And even more to the point, why lose any part of the sale proceeds to some local Springfield MO real estate agent? It can’t be rocket science to fill out the paperwork and complete the sale. Isn’t that just common sense?

For those considering selling a home themselves, even cursory research is likely to result in one nagging question. The latest sampling from the NAR shows that the vast majority—88%, in fact—of today’s successful sellers are assisted by a real estate agent. That proportion has been growing, lately, too: it’s up 19 percentage points since 2001. This has to give rise to the nagging question: If it’s common sense, how come the vast majority, eventually wind up going with a real estate agent?”

What actually happens in a sale plays a large part, starting with an examination of the bottom line of actual sales. It reflects the fact that the customary commission percentage that goes to real estate professionals is split in two, with half going to the seller’s and half to the buyer’s agent. So the net “savings” a FSBO seller stands to realize is half of the usual initial assumption when the buyer is professionally introduced by the buyer’s representative.

Unless the buyer just appears on his or her own.

Which brings up a couple of other potential problems. If the buyer shows up on the seller’s doorstep, who has qualified him or her? (Short answer: probably nobody). It’s awkward and practically impossible for a homeowner to interview every prospective buyer in depth before showing the home, but having strangers in your Springfield home with no outside record of the event is at best an iffy prospect. The fact is, most qualified home buyers see the advantage of teaming with a licensed Springfield MO real estate agent, whose market knowledge is up to the minute, and who will assist them every step of the way at no cost to themselves. Those qualified buyers stand to be a FSBO’s likeliest prospects, in which case the potential ‘savings’ from a do-it-yourself strategy are halved.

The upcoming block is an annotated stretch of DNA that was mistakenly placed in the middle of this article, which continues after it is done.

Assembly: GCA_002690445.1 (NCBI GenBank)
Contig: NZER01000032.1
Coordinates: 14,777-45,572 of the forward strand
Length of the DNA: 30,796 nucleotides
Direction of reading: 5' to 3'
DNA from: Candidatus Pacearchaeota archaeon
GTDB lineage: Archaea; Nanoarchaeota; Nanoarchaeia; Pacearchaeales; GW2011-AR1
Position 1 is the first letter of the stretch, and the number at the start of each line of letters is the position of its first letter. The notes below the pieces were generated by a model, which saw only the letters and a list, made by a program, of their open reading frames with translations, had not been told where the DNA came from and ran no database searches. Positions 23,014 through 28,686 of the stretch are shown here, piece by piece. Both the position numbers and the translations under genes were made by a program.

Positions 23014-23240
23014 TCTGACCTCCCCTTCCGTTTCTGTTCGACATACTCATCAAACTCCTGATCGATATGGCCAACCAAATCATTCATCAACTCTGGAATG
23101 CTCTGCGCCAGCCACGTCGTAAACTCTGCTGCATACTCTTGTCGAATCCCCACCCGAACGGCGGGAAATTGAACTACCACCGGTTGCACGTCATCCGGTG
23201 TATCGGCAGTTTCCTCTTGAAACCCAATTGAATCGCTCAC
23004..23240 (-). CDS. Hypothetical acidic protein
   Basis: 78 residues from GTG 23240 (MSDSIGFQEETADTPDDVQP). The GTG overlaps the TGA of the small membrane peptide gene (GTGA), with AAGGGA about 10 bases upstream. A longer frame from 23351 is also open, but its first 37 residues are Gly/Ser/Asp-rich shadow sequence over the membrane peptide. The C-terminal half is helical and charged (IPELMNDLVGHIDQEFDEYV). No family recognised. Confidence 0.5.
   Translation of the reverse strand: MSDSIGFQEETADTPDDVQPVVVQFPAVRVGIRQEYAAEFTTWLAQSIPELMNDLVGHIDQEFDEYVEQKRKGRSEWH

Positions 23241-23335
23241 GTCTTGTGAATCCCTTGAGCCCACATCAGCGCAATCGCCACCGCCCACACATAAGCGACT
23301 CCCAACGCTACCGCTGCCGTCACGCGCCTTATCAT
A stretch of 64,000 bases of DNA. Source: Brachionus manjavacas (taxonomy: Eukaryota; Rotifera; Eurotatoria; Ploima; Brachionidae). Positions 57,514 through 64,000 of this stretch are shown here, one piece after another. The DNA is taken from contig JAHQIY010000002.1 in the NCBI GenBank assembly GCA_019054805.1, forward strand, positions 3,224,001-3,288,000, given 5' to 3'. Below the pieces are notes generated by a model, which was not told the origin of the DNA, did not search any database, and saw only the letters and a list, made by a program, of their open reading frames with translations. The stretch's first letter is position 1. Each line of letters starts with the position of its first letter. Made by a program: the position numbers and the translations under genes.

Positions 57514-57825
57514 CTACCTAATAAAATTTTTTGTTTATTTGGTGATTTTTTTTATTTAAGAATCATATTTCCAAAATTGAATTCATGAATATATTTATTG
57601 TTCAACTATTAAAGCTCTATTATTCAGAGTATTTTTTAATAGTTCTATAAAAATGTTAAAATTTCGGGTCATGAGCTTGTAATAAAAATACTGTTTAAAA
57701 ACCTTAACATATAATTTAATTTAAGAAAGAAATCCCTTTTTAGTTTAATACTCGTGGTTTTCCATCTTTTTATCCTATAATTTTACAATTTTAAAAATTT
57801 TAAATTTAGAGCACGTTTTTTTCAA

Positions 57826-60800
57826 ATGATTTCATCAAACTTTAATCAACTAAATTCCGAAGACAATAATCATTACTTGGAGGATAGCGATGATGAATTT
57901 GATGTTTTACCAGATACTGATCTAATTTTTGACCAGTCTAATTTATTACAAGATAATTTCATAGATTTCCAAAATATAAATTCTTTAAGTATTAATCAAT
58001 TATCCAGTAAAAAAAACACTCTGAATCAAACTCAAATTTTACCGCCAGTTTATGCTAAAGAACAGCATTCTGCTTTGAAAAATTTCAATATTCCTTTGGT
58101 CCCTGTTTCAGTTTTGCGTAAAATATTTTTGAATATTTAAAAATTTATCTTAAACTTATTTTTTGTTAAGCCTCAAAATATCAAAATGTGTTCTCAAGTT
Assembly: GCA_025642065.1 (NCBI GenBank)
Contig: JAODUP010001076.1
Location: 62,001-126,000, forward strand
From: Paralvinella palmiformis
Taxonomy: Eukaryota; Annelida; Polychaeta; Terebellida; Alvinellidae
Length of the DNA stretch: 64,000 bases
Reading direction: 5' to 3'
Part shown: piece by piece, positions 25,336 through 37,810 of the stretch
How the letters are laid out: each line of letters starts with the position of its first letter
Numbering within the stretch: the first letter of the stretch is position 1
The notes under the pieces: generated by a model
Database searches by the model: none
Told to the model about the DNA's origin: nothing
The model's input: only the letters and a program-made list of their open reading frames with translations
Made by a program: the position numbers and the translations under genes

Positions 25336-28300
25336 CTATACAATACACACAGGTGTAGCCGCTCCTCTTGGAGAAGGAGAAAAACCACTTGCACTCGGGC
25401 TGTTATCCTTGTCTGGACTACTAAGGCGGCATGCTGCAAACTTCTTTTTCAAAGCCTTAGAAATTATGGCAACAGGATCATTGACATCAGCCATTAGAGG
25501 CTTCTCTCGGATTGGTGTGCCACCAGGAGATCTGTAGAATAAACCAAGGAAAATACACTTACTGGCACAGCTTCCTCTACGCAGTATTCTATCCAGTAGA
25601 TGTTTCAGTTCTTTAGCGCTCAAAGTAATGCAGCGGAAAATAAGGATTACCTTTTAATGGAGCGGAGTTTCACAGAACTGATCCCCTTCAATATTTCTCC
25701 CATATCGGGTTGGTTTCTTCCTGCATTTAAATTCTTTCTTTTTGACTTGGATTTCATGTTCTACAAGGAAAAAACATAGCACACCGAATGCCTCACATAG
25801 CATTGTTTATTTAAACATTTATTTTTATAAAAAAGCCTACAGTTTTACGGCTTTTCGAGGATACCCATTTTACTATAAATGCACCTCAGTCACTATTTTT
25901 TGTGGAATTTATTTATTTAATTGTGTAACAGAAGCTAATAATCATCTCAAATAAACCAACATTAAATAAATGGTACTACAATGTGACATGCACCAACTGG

But as a working reality, FSBO sellers run a substantial risk that those hoped-for calls from active real estate agents may be slow to materialize. It is often the case that local Realtors, noting that the home is a FSBO, place it low on the list of properties their clients have time to tour. Among other indicators, a FSBO listing on the internet signals to the Springfield real estate community that the owner is not truly serious about selling the home—else why is it not part of a professional office’s marketing package? Too, buyers’ agents work to protect their clients from difficult situations, and many FSBO sellers are not well-versed and experienced in negotiating and selling houses. Problems can erupt. All things being equal, it means that FSBOs get few showing requests.

Plus, any advertising costs will be paid for out of the owner’s own pocket—an expensive strategy if done effectively and professionally.

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It’s pretty clear why almost 9 out of 10 homeowners selling a home go with a qualified local real estate agent. I hope you agree—and decide to contact me! Julie Pickens, Springfield MO Real Estate Agent.

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Got Active Children and Selling a Home?

(Published on - 4/15/2018 4:17:36 PM)

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When you work with a Springfield real estate agent to list your home, you will have a built-in support system and the best advice on how to prepare for selling your home. Most real estate agents understand you deal with additional challenges when you sell your home in Springfield with active children living in it. An article by Inman points out children can actually be a help with selling a home as long as you make it fun. With last-minute showings, open houses and the extremely busy seller’s market in Springfield this spring, you will ideally want to keep your home in immaculate condition.

Make Moving Adventurous